06 February 2023
For Clara Bois climate democracy, in the form of participatory approaches, is a necessary component of the so-called just transition – the need to decarbonise our economies while understanding and addressing the challenges faced by those who face job loss as a consequence. “You can’t just decide that you’re going to make this change and not talk to the people for whom this is part of their livelihood,” she stresses and warns of the danger of resistance as “climate policies require really tough decisions and you need participation to build these together with society. Otherwise, you have pushback.”
Inclusive participation is key. “Governments need to make an effort to include youth, women, minorities, […] to make just politics together with them.” It is often those who have traditionally had the least say in policy making that are already most likely to be affected by climate change.
For these reasons the CDA Program prepares local policymakers and community leaders to create their own participatory processes around climate policy. The participants are guided through the process using the Participation Playbook created by People Powered. Each one of them is also connected with a mentor to help them navigate the more challenging questions.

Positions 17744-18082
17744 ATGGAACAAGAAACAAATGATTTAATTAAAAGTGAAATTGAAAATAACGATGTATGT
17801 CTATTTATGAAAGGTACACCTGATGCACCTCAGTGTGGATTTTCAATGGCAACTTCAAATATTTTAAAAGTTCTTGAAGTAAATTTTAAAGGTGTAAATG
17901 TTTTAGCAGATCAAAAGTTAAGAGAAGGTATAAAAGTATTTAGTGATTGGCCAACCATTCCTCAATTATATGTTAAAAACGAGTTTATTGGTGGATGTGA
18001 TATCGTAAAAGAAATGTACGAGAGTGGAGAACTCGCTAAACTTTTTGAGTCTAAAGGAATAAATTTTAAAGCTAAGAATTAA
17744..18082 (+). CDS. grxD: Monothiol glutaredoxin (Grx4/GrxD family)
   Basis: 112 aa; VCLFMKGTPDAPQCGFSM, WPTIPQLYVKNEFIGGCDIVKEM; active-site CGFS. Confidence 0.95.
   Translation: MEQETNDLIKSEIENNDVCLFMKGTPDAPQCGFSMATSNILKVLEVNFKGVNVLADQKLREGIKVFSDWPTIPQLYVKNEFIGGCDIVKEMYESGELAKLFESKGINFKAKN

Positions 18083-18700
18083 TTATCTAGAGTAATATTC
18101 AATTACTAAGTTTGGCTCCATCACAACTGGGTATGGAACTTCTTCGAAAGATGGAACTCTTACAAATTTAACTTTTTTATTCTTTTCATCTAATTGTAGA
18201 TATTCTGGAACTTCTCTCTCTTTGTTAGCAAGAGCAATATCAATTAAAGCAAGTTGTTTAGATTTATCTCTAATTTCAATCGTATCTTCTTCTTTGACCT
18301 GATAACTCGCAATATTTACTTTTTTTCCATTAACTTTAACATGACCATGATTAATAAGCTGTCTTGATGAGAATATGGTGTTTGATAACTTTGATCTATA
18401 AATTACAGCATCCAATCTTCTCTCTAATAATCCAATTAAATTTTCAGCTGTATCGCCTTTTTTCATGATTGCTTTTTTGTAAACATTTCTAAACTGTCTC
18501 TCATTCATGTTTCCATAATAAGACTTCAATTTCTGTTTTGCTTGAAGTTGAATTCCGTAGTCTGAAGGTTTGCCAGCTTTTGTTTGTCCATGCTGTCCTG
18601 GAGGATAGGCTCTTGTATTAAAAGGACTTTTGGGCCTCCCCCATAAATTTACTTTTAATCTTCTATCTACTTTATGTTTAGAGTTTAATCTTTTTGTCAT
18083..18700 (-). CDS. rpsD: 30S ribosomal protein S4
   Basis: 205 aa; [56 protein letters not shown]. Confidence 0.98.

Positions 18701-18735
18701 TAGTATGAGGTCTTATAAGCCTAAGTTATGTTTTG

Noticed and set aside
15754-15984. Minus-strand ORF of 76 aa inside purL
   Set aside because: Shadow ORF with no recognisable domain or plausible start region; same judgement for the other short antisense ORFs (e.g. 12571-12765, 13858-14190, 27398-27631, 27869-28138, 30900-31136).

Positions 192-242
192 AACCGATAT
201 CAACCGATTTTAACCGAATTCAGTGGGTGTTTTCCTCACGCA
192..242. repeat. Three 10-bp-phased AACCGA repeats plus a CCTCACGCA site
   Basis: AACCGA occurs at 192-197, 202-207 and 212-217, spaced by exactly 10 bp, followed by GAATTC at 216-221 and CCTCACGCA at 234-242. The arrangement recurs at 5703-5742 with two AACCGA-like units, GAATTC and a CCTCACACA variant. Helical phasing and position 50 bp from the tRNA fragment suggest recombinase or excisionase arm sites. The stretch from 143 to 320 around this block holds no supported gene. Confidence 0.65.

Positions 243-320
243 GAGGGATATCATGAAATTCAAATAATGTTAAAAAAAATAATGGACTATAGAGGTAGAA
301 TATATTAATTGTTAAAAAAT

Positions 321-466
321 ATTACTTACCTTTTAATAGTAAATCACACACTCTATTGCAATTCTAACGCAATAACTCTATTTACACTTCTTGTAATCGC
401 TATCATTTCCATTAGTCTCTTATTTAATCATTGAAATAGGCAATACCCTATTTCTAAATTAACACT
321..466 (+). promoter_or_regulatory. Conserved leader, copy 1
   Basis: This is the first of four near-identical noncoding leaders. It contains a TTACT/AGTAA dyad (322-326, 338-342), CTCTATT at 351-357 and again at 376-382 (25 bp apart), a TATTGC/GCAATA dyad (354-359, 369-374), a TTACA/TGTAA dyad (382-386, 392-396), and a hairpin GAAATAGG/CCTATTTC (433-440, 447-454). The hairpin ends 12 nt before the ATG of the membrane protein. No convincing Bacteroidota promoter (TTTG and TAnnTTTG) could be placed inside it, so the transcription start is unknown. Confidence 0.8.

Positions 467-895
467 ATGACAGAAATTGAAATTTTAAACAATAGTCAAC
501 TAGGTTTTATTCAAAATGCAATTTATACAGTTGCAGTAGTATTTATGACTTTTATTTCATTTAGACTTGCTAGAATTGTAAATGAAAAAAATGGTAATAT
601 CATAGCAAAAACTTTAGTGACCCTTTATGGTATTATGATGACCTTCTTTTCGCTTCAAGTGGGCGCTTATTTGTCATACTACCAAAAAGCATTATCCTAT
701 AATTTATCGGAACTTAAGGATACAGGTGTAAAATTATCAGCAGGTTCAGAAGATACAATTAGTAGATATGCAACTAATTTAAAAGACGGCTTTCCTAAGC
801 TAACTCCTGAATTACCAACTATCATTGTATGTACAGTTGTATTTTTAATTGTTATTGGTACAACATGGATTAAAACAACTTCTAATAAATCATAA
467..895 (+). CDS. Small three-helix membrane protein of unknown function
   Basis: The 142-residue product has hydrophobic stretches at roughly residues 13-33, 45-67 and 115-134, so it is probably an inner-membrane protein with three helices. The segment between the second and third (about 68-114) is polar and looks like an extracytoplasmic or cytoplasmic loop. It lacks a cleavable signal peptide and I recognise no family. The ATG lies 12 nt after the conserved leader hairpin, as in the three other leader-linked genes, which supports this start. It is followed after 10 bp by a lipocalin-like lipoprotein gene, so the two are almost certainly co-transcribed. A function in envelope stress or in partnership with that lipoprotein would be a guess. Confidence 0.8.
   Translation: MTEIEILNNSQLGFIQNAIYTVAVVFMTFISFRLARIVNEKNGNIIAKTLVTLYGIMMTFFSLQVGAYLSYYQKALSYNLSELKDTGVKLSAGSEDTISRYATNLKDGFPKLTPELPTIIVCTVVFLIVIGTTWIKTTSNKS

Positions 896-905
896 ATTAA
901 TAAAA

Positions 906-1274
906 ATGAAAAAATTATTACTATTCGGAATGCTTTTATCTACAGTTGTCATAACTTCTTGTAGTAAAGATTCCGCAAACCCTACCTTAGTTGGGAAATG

When it comes to expected outcomes, Clara Bois is both hopeful and humble. “We would like more people to try participatory programs for climate and then in the long term, we expect that we will have inclusive and equitable participatory decision-making programs, but we’ll learn more about the impacts over the next years.”
Two of the programs developed by the participants of the Climate Democracy Action Programme will receive an award of $20,000 to fund their own pilot projects. But this is not the main motivation for most of the participants. Below they share some of their hopes for bringing change to the communities they serve:
Click through the gallery to get to know the participants.